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Mar 02, 2003, 03:56 AM
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How to repair Tiger Moth engine mount?


Flying about an hour before sunset tonight, I lost my Tiger in the sun and when I could see it again and work out which direction it was going I flew it into a power line. It nosed in from about 20' and broke the engine mount stick clean off at the firewall.
Any ideas how to repair this? I'm thinking I might drill about 1/2" into each piece and join them with a 1" long piece of carbon rod that I have. However not sure how to get the correct alignment if I do that , try my luck I guess.
Anyone have any alternative suggestions?
Thanks, Bernie.
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Mar 02, 2003, 07:33 AM
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Pat Daily's Avatar
Here is how I did it. I drilled a hole in the mount that remains in the plane and put in a 2mm carbon rod and then drilled a hole in the broken piece, glue it all together with 5 min epoxy. Works well.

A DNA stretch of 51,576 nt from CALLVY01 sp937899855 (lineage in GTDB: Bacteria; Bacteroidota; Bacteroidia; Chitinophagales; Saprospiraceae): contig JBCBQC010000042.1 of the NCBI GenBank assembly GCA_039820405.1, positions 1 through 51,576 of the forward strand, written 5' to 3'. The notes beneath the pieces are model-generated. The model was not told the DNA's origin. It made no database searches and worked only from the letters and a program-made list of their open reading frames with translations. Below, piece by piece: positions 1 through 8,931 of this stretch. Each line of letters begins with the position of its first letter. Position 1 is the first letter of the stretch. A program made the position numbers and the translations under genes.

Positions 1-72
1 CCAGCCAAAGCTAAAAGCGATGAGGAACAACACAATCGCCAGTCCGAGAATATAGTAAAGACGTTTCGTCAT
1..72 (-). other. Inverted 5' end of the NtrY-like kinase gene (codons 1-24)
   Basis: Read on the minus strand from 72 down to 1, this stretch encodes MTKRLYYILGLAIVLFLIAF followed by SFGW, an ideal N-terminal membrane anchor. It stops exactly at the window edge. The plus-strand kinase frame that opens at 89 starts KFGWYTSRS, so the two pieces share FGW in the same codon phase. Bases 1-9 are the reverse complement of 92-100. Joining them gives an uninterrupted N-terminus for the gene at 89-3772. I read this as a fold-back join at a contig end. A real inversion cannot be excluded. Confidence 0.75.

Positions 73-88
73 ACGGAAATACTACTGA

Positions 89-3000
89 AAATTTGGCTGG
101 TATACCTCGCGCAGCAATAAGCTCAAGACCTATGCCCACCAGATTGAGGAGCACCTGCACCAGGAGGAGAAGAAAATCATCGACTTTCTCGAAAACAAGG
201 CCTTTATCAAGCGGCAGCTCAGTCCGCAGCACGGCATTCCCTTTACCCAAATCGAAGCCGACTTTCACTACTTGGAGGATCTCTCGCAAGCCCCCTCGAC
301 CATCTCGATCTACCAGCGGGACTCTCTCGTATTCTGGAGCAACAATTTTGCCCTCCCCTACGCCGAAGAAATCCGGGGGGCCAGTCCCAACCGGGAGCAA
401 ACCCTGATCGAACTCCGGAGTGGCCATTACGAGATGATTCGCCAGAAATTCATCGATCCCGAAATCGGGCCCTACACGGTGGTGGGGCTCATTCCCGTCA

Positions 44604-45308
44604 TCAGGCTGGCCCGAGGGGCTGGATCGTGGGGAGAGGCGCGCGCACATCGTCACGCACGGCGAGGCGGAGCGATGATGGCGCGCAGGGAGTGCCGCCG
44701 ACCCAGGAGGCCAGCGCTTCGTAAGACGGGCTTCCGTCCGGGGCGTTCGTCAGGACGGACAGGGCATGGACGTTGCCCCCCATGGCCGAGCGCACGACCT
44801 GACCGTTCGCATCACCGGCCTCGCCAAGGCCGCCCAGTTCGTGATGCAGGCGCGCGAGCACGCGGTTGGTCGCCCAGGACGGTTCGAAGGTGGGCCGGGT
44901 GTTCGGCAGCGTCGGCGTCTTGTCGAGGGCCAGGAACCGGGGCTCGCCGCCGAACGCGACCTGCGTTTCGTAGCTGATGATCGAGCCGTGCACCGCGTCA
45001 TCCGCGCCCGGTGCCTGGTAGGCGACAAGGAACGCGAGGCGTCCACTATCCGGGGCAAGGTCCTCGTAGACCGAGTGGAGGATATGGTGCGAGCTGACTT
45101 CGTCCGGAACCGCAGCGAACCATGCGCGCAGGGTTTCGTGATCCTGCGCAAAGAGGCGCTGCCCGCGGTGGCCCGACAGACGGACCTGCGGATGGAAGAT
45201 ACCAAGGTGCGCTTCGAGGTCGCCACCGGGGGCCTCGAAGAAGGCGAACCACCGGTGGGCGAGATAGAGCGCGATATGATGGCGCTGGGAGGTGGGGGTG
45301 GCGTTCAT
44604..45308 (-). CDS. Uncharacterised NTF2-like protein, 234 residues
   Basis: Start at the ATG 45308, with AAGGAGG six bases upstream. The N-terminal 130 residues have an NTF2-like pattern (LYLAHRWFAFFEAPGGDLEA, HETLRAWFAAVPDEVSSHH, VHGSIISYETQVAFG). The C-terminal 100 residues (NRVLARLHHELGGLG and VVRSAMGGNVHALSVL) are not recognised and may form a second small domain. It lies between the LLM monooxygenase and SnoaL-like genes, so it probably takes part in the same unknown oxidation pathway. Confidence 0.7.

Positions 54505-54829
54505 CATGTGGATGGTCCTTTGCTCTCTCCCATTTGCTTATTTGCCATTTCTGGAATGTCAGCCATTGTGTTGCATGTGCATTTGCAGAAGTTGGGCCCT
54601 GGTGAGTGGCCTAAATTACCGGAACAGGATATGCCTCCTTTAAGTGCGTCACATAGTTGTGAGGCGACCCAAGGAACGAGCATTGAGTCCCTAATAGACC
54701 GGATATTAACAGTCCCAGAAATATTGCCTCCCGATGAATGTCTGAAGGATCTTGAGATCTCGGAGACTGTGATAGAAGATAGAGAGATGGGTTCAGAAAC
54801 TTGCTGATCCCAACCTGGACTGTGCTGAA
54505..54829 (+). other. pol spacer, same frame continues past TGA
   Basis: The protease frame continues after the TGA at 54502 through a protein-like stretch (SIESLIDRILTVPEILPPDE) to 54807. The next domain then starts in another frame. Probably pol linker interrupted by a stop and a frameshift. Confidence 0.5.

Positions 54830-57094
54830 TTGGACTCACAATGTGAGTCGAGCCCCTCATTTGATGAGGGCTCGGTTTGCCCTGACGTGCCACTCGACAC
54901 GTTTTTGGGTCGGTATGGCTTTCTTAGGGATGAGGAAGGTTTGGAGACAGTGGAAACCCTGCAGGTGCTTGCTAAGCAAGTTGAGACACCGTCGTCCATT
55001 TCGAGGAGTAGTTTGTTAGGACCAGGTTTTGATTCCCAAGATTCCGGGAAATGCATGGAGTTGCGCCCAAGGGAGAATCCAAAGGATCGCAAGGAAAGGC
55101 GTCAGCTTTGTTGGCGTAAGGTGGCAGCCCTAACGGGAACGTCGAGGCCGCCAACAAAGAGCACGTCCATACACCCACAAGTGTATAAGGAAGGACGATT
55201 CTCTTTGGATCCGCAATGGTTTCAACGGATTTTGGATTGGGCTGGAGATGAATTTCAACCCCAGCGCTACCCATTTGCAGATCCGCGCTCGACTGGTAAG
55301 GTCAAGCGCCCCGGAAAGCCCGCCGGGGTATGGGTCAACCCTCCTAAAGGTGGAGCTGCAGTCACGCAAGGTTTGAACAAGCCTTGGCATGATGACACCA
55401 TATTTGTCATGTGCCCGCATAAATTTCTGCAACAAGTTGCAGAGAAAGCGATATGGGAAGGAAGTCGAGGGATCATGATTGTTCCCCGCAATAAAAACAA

Pat
Mar 02, 2003, 10:39 AM
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MrFlyer's Avatar
I actaully dug the piece out of mine. It wasn't pretty but it worked. I used Pro bond to glue the new one and eyeballed the angle. No problems.
Mar 03, 2003, 01:13 AM
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galloping gimp's Avatar
Bernie-

When I broke my TM's motor stick, I did THIS.

- Jeff
Mar 03, 2003, 01:18 AM
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LESLIEx317537's Avatar
I used a round wooden chopstick and now I can use a Dual IPS or Single IPS without having to rotate the stick 90 degrees.

My corsair also uses a round chopstick to mount to the firewall.

Mar 03, 2003, 03:27 AM
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Thanks.


Gentlemen,
thank you all for your responses. I had more time to research this problem via the search engine today and marvelled at the variety of approaches taken; from the 'CA/epoxy the broken bits together 'approach to the elegantly engineered approach of Jeff/Doppler.
In the end I adopted a quick and effective fix; I drilled a small hole approx. 1/2" into both the firewall stub piece and the engine mount piece, then cut a 1" piece of 0.055 piano wire that I had left over from making a slightly beefier undercarriage. I then epoxied the stick back together using the wire piece as a 'dowel joiner'. The slight flexibilty of the wire afforded me a chance to slightly increase the thrust line angle, as the model turned left as originally built. Of course this robust fix means that I'll probably just bend the prop shaft next time, as I doubt it will break at the same place agin! Thanks again.
Regards, Bernie.


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